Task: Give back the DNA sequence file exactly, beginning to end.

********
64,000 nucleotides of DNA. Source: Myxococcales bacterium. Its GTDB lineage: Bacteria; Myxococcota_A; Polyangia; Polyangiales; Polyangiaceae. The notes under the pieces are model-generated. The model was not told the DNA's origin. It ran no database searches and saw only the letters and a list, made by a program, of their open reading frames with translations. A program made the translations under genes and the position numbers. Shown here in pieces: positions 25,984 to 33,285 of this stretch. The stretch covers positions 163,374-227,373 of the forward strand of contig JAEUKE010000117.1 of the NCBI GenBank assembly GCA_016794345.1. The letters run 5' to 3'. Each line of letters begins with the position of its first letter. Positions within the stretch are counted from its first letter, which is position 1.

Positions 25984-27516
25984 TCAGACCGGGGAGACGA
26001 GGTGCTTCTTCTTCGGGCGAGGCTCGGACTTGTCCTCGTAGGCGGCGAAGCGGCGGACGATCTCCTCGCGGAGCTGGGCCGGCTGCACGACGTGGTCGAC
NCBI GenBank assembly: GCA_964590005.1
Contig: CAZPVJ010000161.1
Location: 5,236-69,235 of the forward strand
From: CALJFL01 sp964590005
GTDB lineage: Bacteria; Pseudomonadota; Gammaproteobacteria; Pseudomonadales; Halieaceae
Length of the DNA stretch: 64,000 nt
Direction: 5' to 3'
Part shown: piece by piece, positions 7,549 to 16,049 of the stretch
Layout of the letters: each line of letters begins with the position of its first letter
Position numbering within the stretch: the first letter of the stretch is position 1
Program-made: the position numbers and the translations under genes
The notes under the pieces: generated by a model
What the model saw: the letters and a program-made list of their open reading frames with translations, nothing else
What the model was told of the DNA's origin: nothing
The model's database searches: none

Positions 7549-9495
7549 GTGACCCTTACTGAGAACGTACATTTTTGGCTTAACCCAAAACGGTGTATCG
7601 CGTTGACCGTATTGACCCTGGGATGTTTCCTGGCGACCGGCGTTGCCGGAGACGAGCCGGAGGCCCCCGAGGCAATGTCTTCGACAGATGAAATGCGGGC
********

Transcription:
64,000 nucleotides of DNA. Source: Myxococcales bacterium. Its GTDB lineage: Bacteria; Myxococcota_A; Polyangia; Polyangiales; Polyangiaceae. The notes under the pieces are model-generated. The model was not told the DNA's origin. It ran no database searches and saw only the letters and a list, made by a program, of their open reading frames with translations. A program made the translations under genes and the position numbers. Shown here in pieces: positions 25,984 to 33,285 of this stretch. The stretch covers positions 163,374-227,373 of the forward strand of contig JAEUKE010000117.1 of the NCBI GenBank assembly GCA_016794345.1. The letters run 5' to 3'. Each line of letters begins with the position of its first letter. Positions within the stretch are counted from its first letter, which is position 1.

Positions 25984-27516
25984 TCAGACCGGGGAGACGA
26001 GGTGCTTCTTCTTCGGGCGAGGCTCGGACTTGTCCTCGTAGGCGGCGAAGCGGCGGACGATCTCCTCGCGGAGCTGGGCCGGCTGCACGACGTGGTCGAC
NCBI GenBank assembly: GCA_964590005.1
Contig: CAZPVJ010000161.1
Location: 5,236-69,235 of the forward strand
From: CALJFL01 sp964590005
GTDB lineage: Bacteria; Pseudomonadota; Gammaproteobacteria; Pseudomonadales; Halieaceae
Length of the DNA stretch: 64,000 nt
Direction: 5' to 3'
Part shown: piece by piece, positions 7,549 to 16,049 of the stretch
Layout of the letters: each line of letters begins with the position of its first letter
Position numbering within the stretch: the first letter of the stretch is position 1
Program-made: the position numbers and the translations under genes
The notes under the pieces: generated by a model
What the model saw: the letters and a program-made list of their open reading frames with translations, nothing else
What the model was told of the DNA's origin: nothing
The model's database searches: none

Positions 7549-9495
7549 GTGACCCTTACTGAGAACGTACATTTTTGGCTTAACCCAAAACGGTGTATCG
7601 CGTTGACCGTATTGACCCTGGGATGTTTCCTGGCGACCGGCGTTGCCGGAGACGAGCCGGAGGCCCCCGAGGCAATGTCTTCGACAGATGAAATGCGGGC